If words could dream, they’d dream of being used in TED Talks. These words lived the dream in Vancouver at TED2016.
- Precrastinator. Adam Grant explained that a precrastinator is someone who hurries to complete work and cross things off to-do lists. You might be interested to know that the crastin part of precrastinator comes from a Latin root meaning ‘belonging to tomorrow.’
- Chordstick. The chordstick is a musical instrument invented by Bryce Dessner, described as “a cross between a hammered dulcimer and an electric guitar.” Sō Percussion used the unconventional instrument during Session 2.
- Magnetar. A magnetar is a neutron star or pulsar with an extremely powerful magnetic field. Magnetars can have starquakes, which are thought to be the source of some gamma-ray bursts, and according to Wikipedia, “At a distance of halfway from Earth to the moon, a magnetar could strip information from the magnetic stripes of all credit cards on Earth.” Wanda Diaz Merced used the term in a talk on sonic astrophysics.
- Indigenomics. ‘Indigenomics’ (pronounced /in-dij-ee-NO-miks/) is the study of the genomes of indigenous peoples, whose genetic diversity has been ignored by Western genome research. TED Fellow Keolu Fox is leading this field. (Just be aware that when it’s pronounced /in-dij-ee-NOM-iks/, indigenomics is the study of the economic systems of indigenous peoples.)
- Omnicopter. The omnicopter is a micro aerial vehicle) that has “two central counter-rotating coaxial propellers for thrust and yaw control and three perimeter-mounted variable angle ducted fans to control roll and pitch and provide lateral forces.” Or, you know, is just really, really cool as Raffaello D’Andrea demonstrated in Session 6.
- Lo-fab. Lo-fab is a shortening of the phrase ‘locally fabricated,’ used to refer to projects (like Session 8 speaker Michael Murphy’s) that use not just local materials and labor, but include local ideas and innovations, too.
- Roustabout. Fields-Medal-winning mathematician Cedríc Villani showed us a slide listing the best and worst jobs — with ‘mathematician’ at the top of the best list. One of the worst jobs was that of roustabout, a word that used to mean a circus or dockside worker or, derogatorily, any “shiftless vagrant who lives by chance jobs,” but now is used to refer to oil field maintenance workers.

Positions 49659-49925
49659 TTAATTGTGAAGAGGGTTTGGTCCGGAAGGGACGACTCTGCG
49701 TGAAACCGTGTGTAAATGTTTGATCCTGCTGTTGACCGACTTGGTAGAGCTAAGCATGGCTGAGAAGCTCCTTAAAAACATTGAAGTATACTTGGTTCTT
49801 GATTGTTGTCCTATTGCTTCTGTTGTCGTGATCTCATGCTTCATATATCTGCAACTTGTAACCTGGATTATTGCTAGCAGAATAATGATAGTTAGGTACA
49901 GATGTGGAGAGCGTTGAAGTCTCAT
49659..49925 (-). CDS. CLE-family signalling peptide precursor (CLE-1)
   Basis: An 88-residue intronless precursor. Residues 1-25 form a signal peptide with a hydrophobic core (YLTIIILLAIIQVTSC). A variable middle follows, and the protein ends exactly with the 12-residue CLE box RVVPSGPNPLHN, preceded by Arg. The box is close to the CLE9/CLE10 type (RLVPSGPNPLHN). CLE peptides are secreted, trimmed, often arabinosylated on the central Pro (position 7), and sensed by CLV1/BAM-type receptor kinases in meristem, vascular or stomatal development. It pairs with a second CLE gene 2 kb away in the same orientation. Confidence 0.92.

- Idiogenic. Professor Brian Little talked about the traits that make up our personalities. Our unique combination of traits is motivated partly by biology (biogenic), partly by society (sociogenic), but partly — and this is the hopeful part — motivated by our desire to achieve our own unique goals and dreams. In other words: idiogenic.
- No-nothingism. In her talk, New Yorker copy-editor Mary Norris suggested that ‘no-nothingism’ — used in error for ‘know-nothingism’ (a conservative, anti-immigration and isolationist American political party of the 1850s) — has a new life as a synonym for ‘nihilism.’ This kind of coinage — a word that begins as an error but takes on an independent life as a word — is sometimes known as a catachresis.
- Hum. Number one this year is a tie. We have lots of ways to talk about the sensation of successful absorption in our working lives: “flow,” “being in the zone,” “in the groove,” “hyperfocus.” Shonda Rhimes’s talk has added “the hum” to our repertoire of these words.
- Moonshot. If any word could be called the word of TED2016, it was moonshot — referenced by multiple speakers, including the appropriately-named Astro Teller and actual astronaut Mae Jemison. Each used it in the context of having audacious, world-changing dreams, and achieving them. The word moonshot can also mean “intermittently illuminated by moonlight” and a moonshotter can be both someone who is “shooting for the moon” … and someone who sneaks away in the middle of the night to avoid paying rent.
But really, speakers at TED2016 used so many interesting and unusual words. Some runners-up: